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Comment Not so simple (Score 3, Informative) 222

Of course with the developer tools built into browsers these days, it only takes a few clicks to delete the nag layer and get to the underlying content. I wonder how they count me in their statistics?

It used to be easy to read the content off the html – no developer tools needed! Today, many websites are constructed to not serve the underlying content until the you've been served the ad.

By the way, I don't think there's anything wrong with what Springer is doing. Readers can pay cash, or pay by viewing ads. They can also choose not to read.

Comment Re:Economic calculations (Score 1) 369

Climate change requires coordinated action from all (or most) major countries. If the US went ahead with Keystone, then politicians or bureaucrats in other countries would say, why should we stick out our necks on this. The USA isn't making any sacrifices and they're the worst (or in top 2) polluter.

Well, your argument assumes disapproving Keystone XL has both negative climate effect and positive economic benefits, so that disapproving it would have been a "sacrifice". In fact, Obama is arguing that it would have had no economic upside, and that the main gain is the "leadership", disclaiming any reliance on direct environmental benefits. I agree that this jives with Obama's idea of what "sacrifice" and "leadership" mean, but it's not how the rest of the world uses those terms.

Comment Economic calculations (Score 4, Interesting) 369

It's notable that Obama is making a political calculation (wanting to retain "leadership" relating to climate change, the pipeline not increasing "energy security") rather than an economic or environmental one.

Reading his statement on the matter, his economic justifications are irrelevant ("the pipeline wouldn't create jobs or lower gas prices for Americans"): since it's not proposed that the US government pay for the pipeline, these issues are only relevant against costs -- and he doesn't discuss any costs! He isn't citing the direct environmental damage of digging the pipeline and creating associated infrastructure (roads, power cables, pumping stations etc). He isn't citing the risk of leaks.

I was wondering if Obama would claim climate risks since that would have required him to quantify his estimate of the accuracy of the models used to predict the climate effects of the pipeline. But naturally he didn't claim risks to the climate -- only risks to US leadership on climate issues. That's a fair reason to make national-level decisions, but is not a win for the environment.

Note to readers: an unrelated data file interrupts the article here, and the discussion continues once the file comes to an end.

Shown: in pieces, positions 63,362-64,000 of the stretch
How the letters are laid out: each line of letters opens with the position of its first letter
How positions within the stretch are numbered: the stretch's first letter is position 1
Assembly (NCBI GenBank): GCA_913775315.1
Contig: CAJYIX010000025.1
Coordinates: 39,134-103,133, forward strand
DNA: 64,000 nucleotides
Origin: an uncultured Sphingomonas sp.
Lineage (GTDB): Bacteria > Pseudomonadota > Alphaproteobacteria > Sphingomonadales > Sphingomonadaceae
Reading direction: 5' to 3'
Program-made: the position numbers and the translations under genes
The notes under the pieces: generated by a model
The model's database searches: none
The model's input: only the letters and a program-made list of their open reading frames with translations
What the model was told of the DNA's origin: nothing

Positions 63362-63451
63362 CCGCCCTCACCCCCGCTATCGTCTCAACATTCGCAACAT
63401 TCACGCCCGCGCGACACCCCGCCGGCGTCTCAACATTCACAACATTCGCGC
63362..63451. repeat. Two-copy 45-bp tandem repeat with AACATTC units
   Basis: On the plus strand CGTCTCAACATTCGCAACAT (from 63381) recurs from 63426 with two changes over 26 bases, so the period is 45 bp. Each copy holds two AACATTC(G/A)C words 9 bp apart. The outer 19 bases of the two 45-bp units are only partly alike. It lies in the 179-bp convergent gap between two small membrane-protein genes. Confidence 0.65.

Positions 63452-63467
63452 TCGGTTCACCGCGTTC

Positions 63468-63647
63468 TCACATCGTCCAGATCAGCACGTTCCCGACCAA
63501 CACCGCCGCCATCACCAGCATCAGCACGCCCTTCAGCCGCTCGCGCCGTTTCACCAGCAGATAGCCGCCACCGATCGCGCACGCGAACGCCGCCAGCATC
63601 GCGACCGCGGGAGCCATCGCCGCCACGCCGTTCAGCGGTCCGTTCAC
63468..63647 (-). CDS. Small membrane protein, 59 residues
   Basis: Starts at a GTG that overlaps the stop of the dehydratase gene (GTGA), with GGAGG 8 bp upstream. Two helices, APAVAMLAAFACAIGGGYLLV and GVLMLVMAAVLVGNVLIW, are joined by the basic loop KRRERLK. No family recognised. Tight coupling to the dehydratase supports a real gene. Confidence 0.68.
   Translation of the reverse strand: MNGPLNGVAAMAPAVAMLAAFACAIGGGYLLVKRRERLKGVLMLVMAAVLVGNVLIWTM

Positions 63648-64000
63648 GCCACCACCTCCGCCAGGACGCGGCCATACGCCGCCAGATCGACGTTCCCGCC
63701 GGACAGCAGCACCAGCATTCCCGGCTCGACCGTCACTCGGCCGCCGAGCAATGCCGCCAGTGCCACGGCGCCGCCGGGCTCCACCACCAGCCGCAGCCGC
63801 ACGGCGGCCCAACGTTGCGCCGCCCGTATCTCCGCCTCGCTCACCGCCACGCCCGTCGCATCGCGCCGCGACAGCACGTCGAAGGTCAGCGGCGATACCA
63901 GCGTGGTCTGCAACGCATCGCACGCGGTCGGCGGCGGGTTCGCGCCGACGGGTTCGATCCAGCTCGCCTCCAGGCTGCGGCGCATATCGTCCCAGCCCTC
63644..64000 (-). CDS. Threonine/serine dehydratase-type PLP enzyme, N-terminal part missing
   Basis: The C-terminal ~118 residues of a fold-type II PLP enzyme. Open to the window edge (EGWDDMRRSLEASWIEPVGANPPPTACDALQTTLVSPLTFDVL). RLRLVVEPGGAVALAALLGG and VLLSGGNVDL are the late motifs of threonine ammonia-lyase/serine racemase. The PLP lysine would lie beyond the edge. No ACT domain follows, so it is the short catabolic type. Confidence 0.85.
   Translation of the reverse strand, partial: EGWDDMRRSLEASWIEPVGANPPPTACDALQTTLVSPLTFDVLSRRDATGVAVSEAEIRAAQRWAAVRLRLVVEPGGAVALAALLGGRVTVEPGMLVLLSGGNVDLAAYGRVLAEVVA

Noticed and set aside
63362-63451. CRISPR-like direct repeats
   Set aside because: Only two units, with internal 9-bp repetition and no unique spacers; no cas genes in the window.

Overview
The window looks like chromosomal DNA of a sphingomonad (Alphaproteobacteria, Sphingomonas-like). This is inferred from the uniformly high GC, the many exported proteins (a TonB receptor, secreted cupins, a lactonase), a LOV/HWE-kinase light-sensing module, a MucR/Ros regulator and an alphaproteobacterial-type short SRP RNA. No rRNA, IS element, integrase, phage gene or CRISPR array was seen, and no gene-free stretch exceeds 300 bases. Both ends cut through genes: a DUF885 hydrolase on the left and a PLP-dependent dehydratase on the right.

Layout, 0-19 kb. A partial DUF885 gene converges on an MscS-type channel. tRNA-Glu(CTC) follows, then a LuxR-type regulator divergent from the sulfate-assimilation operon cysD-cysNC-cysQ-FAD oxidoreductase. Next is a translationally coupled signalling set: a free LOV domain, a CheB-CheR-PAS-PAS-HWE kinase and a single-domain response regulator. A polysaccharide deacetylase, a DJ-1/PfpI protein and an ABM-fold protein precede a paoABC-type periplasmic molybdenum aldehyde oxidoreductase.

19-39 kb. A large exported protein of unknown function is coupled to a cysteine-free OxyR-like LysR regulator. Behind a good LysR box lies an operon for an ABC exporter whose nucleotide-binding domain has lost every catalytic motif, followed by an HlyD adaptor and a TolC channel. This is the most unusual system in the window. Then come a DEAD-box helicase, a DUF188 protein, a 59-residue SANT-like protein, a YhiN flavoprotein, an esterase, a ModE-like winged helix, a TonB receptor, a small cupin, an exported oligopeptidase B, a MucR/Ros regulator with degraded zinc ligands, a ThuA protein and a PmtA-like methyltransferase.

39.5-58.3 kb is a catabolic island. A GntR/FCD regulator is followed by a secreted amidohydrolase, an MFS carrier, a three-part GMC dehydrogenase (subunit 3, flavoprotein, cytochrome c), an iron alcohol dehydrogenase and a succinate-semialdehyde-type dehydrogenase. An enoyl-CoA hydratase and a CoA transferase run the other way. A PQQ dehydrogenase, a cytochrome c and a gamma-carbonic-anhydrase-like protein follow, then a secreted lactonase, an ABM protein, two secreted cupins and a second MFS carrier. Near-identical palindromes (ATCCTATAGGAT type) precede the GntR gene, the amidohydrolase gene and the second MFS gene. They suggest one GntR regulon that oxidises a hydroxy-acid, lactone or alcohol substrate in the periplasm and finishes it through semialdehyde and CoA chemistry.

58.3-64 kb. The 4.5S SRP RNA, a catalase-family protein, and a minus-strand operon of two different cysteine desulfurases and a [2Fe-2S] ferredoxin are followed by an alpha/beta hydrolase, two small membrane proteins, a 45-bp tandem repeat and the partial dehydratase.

Comment Re:Righthaven (Score 1) 67

What is right wing about filing a lawsuit to unmask a doe, suing that person, then settling for a much smaller amount. It seems this is used by many different trolls, and likely doesn't have any political ideology behind it. It is sleazy though. Filing a lawsuit with the intention of settling just to get a payout is wrong. It is short circuiting the justice system for personal profit.

Yeah that's neither right nor left, it's the universal language of greedy bloodsuckers.

Comment Re:Righthaven (Score 3, Interesting) 67

What is right wing about that process? The Democrats support the movie industry, not the Republicans.

The fact that Democrats support something doesn't negate the possibility of something being right wing. The Democrats are not ideologically pure, or ideologically homogenous, and very few of them can be considered "left".

To me, pretending that copyright is only about property rights, and ignoring the fact that copyright was also supposed to be about free speech and about making material available for free to the public after a limited time, is definitely "right wing".

Comment Re:DMCA needs to die (Score 1) 67

This has nothing to do with the DMCA, this is a straight out copyright infringement lawsuit being filed. The real problem is that the methods the copyright holders (or the copyright enforcement goons acting on their behalf) are using to identify torrent users aren't good enough and its good to see at least one judge willing to call these enforcers out on it.